Easter Sunday
April 9, 2023
Reflection — Rev. Brent Gundlah

Happy Easter, everyone!

When I was on vacation last week I spent a lot of time browsing in tourist trap souvenir shops, as I’ve done on pretty much every trip I’ve ever taken. This is not an unusual activity for a traveler to engage in but, for my entire life, I’ve always done so with a very specific purpose in mind.

And so I made my way past piles of t-shirts and other tchotchkes in numerous establishments throughout Southern Utah and Northern Arizona in search of one thing and one thing only — that spinning rack displaying those little personalized license plate keychains.

I approached it in each place with a renewed sense of hope and excitement, as if I were doing so for the very first time; I rotated it to the “B” section and got to work, even though I already had a pretty good idea of what was about to happen.

Barbara. Barry. Ben. Brad. Brielle. Brittany. Brendan. Bruce.

There was no Brent. There’s rarely, if ever, a Brent.

Thanks Mom and Dad for not naming Jason like you’d originally planned — there’s always a little license plate keychain for Jason.

I’ve endured this disappointment many times over the course my fifty-plus years on this earth, and I’ve mostly made my peace with it,  but this time was different — and by “different” I mean not altogether bad.

You see, my most recent spate of souvenir strikeouts led me down an unanticipated path as I was thinking about what to say to you all on this blessed morning. They say that when life gives you lemons, you should make lemonade; and so when life (once again) yielded no tiny license plate keychain with my name on it, I turned it into an Easter sermon. This isn’t really all that surprising, though, because life and faith really do inform each other in all sorts of ways.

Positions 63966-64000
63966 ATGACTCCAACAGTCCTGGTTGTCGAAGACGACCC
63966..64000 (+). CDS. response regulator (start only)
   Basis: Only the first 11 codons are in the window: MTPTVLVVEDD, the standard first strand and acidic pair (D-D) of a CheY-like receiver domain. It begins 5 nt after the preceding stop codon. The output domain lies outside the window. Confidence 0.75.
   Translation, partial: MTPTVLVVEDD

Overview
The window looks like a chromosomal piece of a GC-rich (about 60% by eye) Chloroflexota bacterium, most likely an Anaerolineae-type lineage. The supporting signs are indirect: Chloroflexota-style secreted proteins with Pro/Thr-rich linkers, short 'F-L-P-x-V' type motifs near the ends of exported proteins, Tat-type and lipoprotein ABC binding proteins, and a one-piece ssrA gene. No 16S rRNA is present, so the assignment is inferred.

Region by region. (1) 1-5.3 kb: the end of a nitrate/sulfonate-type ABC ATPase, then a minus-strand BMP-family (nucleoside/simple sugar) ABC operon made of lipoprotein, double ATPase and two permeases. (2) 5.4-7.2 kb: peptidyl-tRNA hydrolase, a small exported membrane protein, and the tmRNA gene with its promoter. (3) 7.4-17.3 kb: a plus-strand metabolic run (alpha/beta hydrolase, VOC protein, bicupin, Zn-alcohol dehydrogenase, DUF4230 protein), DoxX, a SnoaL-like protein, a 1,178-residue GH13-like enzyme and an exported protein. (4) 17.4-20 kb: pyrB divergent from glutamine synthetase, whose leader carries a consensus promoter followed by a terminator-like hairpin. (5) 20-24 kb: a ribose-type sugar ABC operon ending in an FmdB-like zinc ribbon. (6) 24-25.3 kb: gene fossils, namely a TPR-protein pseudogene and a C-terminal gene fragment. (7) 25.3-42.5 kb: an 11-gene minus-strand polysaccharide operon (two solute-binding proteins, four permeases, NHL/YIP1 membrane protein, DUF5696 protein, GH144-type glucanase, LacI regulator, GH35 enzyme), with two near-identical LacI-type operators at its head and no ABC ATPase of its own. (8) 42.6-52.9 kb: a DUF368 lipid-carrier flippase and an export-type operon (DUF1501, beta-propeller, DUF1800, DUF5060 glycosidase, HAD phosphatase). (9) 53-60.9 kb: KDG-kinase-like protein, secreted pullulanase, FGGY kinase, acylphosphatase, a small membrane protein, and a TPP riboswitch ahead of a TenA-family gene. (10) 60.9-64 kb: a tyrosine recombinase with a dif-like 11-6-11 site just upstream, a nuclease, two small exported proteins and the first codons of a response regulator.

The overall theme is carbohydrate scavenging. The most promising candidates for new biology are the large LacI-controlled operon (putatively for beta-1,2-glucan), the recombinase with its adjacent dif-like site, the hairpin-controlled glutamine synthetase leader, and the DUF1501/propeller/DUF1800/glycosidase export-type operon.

When I retuned from my trip, I sat down to read today’s passage from John’s Gospel for the umpteenth time — and it’s an incredible story. Like many people, I’ve found myself drawn to the experience of Mary Magdalene as she stands there weeping outside of the tomb, talks to angels, meets Jesus (without realizing that it’s Jesus), hears him call out to her by name, finally recognizes him for who he is, and runs off to tell the other disciples about all that’s happened. Mary Magdalene is the first person to encounter the resurrected Christ, and this is a really big deal.

But this time, my focus constantly kept coming back to someone else in this story. He doesn’t actually get a name (which would have made it even more difficult for him to get himself one of those little license plate keychains). Yet, we’re told that the one known only as “the other disciple” is the very first person to believe in Christ’s Resurrection. And this is a really big deal too.

Mary Magdalene arrives at the tomb in the early morning darkness of that very first Easter and, seeing that the stone has been rolled away from the entrance, senses that something is up. Noticing that Jesus’s body isn’t where it’s supposed to be, she immediately runs off to fetch Peter and the other disciple, the one whom Jesus loved; she tells them, “They have taken the Lord out of the tomb, and we do not know where they have laid him.”